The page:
• rebelhand says:

      I’m not surprised you couldn’t wait. I posted in two parts because v-e-r-y long posts can put people off.

      I think the judge may well have just been doing his job and being impartial. I’m biased, of course! But your points about the judge and the jury are important.

      I love your suggestion about Generous Genealogists. It would be fascinating to see if anyone can shed any more light on this strange case. The Monitor was an unusual paper, it seems, but even so, you’d think it would be a story other papers would take up.

      Yes, the joys of publishing family history… when we started our research there wasn’t much on the net, but as you remind the blog-reading world, there’s a wealth of information ‘beyond the internet’. I’m glad there’s so much more now to discover. It means we’ll never be able to write ‘The End’, but I’d hate to think there was no more to find. I expect we all would.

      • Anne says:

        Apologies for the delay in posting this which I had meant to at the time. Have you considered the possibility that Nicholas suffered a head injury (from whatever cause, but most likely from falling down while drunk) which rendered him briefly unconscious but that he did then recover consciousness and was apparently OK. Only later did the brain damage sustained cause a fatal haemorrhage resulting in him falling down dead. This is not so uncommon in the case of head injuries, for example the film actor David Niven’s first wife suffered a fall down some cellar steps, apparently recovered and then suddenly died that evening in hospital. The evidence of the doctor in this case that there was intra cranial bleeding suggests to this non-medic that brain haemorrhage was the cause of death.

    • rebelhand says:

      I’m not surprised you couldn’t wait. I posted in two parts because v-e-r-y long posts can put people off.

      I think thge judge may well have just been doing his job and being impartial. I’m biased, of course! But your points about the judge and the jury are important.

      I love your suggestion about Generoua Genealogists. It would be fascinating to see if anyone can shed any more light on this strange case. The Monitor was an unusual paper, it seems, but even so, you’d think it would be a story other papers would take up.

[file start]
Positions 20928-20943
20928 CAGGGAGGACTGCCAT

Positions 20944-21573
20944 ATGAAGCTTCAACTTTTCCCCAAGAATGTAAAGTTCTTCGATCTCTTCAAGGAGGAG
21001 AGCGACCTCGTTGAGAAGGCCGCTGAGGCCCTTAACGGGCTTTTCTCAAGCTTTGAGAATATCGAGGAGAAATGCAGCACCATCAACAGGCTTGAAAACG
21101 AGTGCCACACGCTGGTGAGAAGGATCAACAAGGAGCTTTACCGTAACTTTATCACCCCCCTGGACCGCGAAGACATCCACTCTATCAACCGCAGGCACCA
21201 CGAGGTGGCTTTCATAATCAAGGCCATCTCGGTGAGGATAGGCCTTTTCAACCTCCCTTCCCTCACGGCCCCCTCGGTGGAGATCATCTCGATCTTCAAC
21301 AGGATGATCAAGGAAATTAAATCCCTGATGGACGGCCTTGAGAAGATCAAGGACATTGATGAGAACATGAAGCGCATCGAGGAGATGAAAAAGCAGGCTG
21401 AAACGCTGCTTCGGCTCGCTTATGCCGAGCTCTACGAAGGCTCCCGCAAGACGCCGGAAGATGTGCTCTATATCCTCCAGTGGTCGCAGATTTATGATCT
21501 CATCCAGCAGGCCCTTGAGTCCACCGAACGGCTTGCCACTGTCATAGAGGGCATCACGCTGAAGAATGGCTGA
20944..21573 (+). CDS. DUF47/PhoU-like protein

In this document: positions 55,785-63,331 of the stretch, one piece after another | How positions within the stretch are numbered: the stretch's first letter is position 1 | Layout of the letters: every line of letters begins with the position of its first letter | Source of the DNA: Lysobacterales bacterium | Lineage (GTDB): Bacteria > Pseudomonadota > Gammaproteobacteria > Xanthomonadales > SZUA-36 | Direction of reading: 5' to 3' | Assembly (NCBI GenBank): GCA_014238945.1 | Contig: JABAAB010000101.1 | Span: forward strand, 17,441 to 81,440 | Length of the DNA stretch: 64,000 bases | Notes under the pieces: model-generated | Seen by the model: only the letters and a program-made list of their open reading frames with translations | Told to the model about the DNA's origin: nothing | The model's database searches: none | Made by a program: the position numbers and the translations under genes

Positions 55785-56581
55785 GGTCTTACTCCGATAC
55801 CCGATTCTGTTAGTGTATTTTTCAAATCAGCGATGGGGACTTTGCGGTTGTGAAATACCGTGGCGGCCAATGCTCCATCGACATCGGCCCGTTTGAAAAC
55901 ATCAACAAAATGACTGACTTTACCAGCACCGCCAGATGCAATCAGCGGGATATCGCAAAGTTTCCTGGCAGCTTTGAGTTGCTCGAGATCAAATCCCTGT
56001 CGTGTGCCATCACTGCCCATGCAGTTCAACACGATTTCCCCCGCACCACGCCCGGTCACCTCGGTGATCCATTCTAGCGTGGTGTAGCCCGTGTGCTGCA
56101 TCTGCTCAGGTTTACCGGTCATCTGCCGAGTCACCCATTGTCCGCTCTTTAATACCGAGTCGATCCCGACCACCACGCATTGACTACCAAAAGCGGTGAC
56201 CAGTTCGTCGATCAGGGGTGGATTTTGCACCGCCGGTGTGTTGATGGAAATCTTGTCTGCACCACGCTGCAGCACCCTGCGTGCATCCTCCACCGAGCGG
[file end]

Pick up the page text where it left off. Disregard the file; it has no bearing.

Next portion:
Yes, the joys of publishing family history… when we started our research there wasn’t much on the net, but as you remind the blog-reading world, there’s a wealth of information ‘beyond the internet’. I’m glad there’s so much more now to discover. It means we’ll never be able to write ‘The End’, but I’d hate to think there was no more to find. I expect we all would.

  2. Pingback: So was Nicholas Delaney murdered? Did John Kennedy hang? (Trove Tuesday post, part 2) | Family history across the seas

  3. Fabulously exciting story – and great research!

    • rebelhand says:

      Thank you very much! I confess I did get a bit sidetracked by the background research, which is why I’m going to talk a bit about it. But I was amazed when I came across this story. Why did it disappear from the family’s memory? Was it just too painful? Maybe other cousins told it and my branch of the family didn’t…

  4. Pingback: Nicholas’s murder – the editor, the judge and the doctor (Trove Tuesday post, part 3) | A Rebel Hand

  5. A fantastic story to show those who say “Our family has been done.” Our research is never finished.

  6. Catherine says:

    The intrigue continues… Frances, I was getting a bit confused about the date (there’s so many of them :-) and then realised that in the first paragraph the date of the attack should be 1834 not 1828. Not meaning to “nit pick” but thought you’d like to know. Great sleuthing!!!

  7. Pingback: The Bloggers’ Geneameme – my answers | A Rebel Hand: Nicholas Delaney of 1798